A media report said on Saturday that the International Monetary Fund (IMF) convened a meeting of its executive board on August 29 to approve a bailout package for cash-strapped Pakistan, with effect from the end of the current month. The first involves disbursements of about USD 1.18 billion. ,
The move follows the completion of USD 4 billion in bilateral financing from four friendly countries and will pave the way for immediate disbursements, expected to be on Pakistan’s account before the end of working hours on August 31.
Finance Minister Miftah Ismail told Dawn that a letter of intent (LoI) was received early Friday from the lender for the revival of the program under the Employee Level Agreement (SLA) and the Memorandum of Economic and Fiscal Policies (MEFP) signed last month.
“We are going through the LOI, will sign and send [it] Might be back at the IMF soon and looking forward to the (executive) board meeting later this month for approval,” he said.
Sources said the executive board will meet on August 29 to take up Pakistan’s matter for approval to complete the seventh and eighth review of the Extended Fund Facility (EFF). Arab and extension of its term till August 2023.
He also said that the board meeting was convened by Saudi Arabia, the United Arab Emirates, Qatar and China after the IMF confirmed that they have arranged for USD 4 billion in bilateral financing to Pakistan, after the completion of The bailout was the final hitch for the package. Of all prior actions agreed under the SLA.
The IMF board’s approval was expected to reverse steadily depleting forex reserves, strengthen the Pakistani rupee and support the balance of payments.
With the increase in petroleum development duty on oil products on 31 July, the IMF publicly confirmed that Pakistan had completed all prior actions for the revival of its programme, but was approved by its executive board for USD 1.18 billion. Approval for distribution of funds was added. Confirmation of additional flows of USD 4 billion from four friendly countries.
The Finance Minister had earlier claimed that USD 8.5 billion to USD 10 billion had been inflows from friendly countries against the funding gap of USD 4 billion estimated by the IMF, but at the same time the political upheaval in the country had been countered by the currency. attributed to depreciation and a bullish stock market.
The IMF had on July 13 announced a much-awaited staff-level agreement with Pakistan, seeking a nine-month extension and increasing the size of the bailout package by USD 1 billion to USD 7 billion, with a total of about 1.18 billion. Advance disbursement of USD was included. Arab.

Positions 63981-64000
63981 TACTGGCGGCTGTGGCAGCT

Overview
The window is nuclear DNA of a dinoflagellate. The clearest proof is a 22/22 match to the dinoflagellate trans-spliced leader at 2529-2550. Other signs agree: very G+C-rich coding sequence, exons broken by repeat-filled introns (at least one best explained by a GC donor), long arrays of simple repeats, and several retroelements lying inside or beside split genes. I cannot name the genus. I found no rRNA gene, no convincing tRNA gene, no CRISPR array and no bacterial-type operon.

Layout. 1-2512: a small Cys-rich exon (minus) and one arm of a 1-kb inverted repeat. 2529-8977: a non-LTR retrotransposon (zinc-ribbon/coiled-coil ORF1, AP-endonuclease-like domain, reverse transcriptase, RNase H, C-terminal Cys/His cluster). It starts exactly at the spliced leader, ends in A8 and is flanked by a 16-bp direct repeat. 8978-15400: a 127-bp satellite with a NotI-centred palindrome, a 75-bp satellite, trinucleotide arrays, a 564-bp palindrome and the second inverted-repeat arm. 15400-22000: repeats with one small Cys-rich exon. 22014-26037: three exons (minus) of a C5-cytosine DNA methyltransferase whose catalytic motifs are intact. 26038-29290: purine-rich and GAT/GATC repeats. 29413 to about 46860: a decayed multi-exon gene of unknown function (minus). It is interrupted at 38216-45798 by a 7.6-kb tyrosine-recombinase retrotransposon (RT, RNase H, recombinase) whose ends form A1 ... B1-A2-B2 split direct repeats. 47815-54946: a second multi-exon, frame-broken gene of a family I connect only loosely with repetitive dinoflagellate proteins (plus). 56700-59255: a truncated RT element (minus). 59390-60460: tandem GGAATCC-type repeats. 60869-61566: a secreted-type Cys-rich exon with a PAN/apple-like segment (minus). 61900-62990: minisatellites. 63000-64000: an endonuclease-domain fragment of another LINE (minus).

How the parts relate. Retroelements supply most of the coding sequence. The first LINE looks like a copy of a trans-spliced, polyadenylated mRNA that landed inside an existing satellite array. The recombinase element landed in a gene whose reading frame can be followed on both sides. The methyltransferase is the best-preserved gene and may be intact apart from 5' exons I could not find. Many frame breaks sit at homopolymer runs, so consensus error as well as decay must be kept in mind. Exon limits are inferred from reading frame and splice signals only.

Its approval from the IMF’s executive board, however, was linked to a series of prior actions taken by the government over the past two weeks.
On top of this, the IMF made it binding on officials “to be prepared to take any additional measures necessary to meet the objectives of the program, given the high uncertainty in the global economy and financial markets”.
Since then, the government has waived taxes on small traders and decided to levy an additional tax of over 40 billion rupees for an overlooked supplementary grant needed to bailout state-run Pakistan State Oil, from 610 billion rupees. Stuck with more. The government, its institutions or private companies have been stunned by the non-payment by the public sector.
Similarly, the government also made a commitment to ensure timely implementation of the electricity tariff rebasing already prescribed by the electricity regulator along with quarterly and monthly adjustments to rein in the mounting circular debt, which is estimated to last year. The fund ending June saw an increase of Rs 850 billion. 30. The government has now notified a program for gradual increase in electricity rates.
The government has since also revised the development duty on petroleum products to Rs 20 per liter on petrol and Rs 10 per liter on high-speed diesel, light diesel and kerosene – the last ex-action under the commitment.
The 39-month Extended Fund Facility (EFF) – originally worth USD 6 billion – agreed in 2019 for those facing severe payments imbalances due to structural constraints or slow growth and an inherently weak balance of payments position countries – was to expire in September. According to Dawn, this year, but only three tranches of about USD 3 billion could be disbursed as the program faced repeated breakdowns.
Since the ouster of Imran Khan in April, Pakistan’s currency has slumped to an all-time low of 240, amid uncertainty about IMF aid.
Earlier this month, New York-based rating agency S&P Global revised Pakistan’s long-term rating from ‘stable’ to ‘negative’ in view of rising inflation and tighter global financial conditions.
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